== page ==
“It’s a misconception that the only people who can be successful in mediation are people with a low conflict level,” Clarkin said. “I find that mediation can work for people with a low, moderate, or high conflict level, provided there is a desire to succeed and a willingness to participate in the process. My experience is working with couples who can’t agree. My sense is that my job begins when each person says ‘no.’”
And a couple doesn’t have to show up with a great deal of trust in each other, he added, calling the very concept of trust “overrated” in any divorce proceeding.
“Everyone has a level of mistrust. Everyone’s been hurt, violated, or degraded in some way. Everyone we work with has a reduced trust threshold,” he explained. “At the same time, each of these people has a capacity to agree. They have a history that includes both agreement and disagreement. Our job is to find the ability in them to agree. The trust comes along with that. We’re not asking people to trust each other, but we do ask them to take small steps toward agreement — and then keep their word.”
By all accounts, attorneys who specialize in mediation are hearing their phones ringing more often these days.
“Certainly, more people are doing mediation than in the past,” Newton said, adding that all divorce attorneys are now instructed to advise their clients about the option of mediation.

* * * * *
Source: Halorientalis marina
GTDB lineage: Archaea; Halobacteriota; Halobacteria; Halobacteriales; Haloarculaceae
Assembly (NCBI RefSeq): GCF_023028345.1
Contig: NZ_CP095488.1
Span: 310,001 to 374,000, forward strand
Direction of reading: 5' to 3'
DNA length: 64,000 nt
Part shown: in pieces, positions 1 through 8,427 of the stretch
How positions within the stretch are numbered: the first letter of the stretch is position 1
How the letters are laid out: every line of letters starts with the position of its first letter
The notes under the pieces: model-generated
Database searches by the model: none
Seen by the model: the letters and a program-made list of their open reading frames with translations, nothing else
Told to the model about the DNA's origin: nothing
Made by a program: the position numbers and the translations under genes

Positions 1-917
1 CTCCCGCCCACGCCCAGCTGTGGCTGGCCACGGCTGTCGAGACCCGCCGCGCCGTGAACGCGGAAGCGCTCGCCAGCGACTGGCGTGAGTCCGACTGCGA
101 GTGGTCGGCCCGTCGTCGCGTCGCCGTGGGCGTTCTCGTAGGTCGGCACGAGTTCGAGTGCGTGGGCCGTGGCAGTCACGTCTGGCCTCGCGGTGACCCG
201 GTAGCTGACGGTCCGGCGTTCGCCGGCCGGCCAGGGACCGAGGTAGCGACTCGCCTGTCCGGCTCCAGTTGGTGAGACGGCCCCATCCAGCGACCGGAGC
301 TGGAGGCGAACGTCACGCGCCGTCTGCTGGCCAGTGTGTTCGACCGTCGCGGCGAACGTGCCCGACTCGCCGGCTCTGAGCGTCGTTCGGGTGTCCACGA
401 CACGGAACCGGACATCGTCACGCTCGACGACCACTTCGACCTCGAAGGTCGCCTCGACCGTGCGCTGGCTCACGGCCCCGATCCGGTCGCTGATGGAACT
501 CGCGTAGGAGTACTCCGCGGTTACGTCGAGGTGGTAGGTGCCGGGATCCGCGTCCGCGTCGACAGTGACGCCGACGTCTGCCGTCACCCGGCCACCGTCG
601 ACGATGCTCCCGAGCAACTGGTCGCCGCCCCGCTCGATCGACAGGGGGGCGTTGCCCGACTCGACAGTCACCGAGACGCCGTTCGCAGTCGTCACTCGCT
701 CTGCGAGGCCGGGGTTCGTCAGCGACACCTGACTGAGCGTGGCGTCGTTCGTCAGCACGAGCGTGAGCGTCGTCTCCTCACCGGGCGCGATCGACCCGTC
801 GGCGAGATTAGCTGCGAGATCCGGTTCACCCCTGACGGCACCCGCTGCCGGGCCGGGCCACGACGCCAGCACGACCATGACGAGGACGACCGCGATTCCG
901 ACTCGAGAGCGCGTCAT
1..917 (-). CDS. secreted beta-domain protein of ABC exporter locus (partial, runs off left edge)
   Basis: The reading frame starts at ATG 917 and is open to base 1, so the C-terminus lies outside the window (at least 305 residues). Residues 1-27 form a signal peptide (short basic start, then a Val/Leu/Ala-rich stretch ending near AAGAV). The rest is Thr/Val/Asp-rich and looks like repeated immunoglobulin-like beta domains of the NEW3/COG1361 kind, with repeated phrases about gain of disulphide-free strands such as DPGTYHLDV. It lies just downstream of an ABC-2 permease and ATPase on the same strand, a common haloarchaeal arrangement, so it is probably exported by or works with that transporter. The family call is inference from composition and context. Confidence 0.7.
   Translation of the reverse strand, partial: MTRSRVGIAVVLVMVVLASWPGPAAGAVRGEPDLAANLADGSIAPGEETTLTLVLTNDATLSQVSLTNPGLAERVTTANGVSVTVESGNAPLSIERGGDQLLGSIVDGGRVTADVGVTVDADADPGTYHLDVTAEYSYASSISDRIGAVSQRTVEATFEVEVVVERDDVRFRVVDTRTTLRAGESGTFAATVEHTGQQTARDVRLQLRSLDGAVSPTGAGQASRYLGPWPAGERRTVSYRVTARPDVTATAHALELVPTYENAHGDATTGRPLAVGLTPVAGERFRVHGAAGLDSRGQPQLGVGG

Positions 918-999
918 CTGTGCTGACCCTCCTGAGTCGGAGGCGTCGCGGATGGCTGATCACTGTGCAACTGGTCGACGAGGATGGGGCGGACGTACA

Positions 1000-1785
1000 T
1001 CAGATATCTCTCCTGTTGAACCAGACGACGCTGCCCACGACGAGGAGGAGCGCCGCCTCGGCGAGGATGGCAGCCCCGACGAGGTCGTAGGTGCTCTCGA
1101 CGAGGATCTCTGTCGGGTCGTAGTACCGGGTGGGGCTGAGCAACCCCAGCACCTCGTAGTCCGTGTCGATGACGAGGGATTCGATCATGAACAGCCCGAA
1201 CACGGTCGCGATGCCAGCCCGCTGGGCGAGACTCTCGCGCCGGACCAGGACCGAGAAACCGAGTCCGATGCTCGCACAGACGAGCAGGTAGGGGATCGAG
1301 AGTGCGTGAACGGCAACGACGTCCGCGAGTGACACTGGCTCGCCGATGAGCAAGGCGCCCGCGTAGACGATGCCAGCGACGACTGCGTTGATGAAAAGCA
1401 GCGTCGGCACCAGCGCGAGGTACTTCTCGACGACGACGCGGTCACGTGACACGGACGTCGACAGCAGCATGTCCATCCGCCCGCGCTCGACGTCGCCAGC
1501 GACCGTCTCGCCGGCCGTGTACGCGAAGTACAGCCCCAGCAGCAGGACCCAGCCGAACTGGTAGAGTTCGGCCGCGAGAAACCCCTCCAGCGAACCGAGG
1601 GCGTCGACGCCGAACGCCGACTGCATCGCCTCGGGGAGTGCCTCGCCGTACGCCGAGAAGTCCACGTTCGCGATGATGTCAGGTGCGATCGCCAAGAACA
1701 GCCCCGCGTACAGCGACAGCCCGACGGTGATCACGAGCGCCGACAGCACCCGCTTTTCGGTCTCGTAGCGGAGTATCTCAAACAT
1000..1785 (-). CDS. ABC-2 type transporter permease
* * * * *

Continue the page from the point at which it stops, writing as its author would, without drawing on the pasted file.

“It’s on the mind of every attorney who does domestic work: should this case go to mediation? Is that the best route for this family in terms of finances and other issues involved? Will this be the best opportunity for a prompt resolution? The courts want us to be mindful of utilizing mediation where that’s appropriate.”
Another wrinkle in the mediation trend is what Newton called “attorney-assisted mediation.” Simply put, the divorcing couple attends mediation sessions accompanied by their own attorneys. “Sometimes that’s appropriate when you have a case with complex financial issues, or where one party might not otherwise participate in mediation because they feel they’re not as well-equipped to advocate for themselves as their spouse might be.”
Whatever the case, Frazee said, there’s an element of satisfaction in mediation work that can be tough to come by amid an ugly courtroom divorce.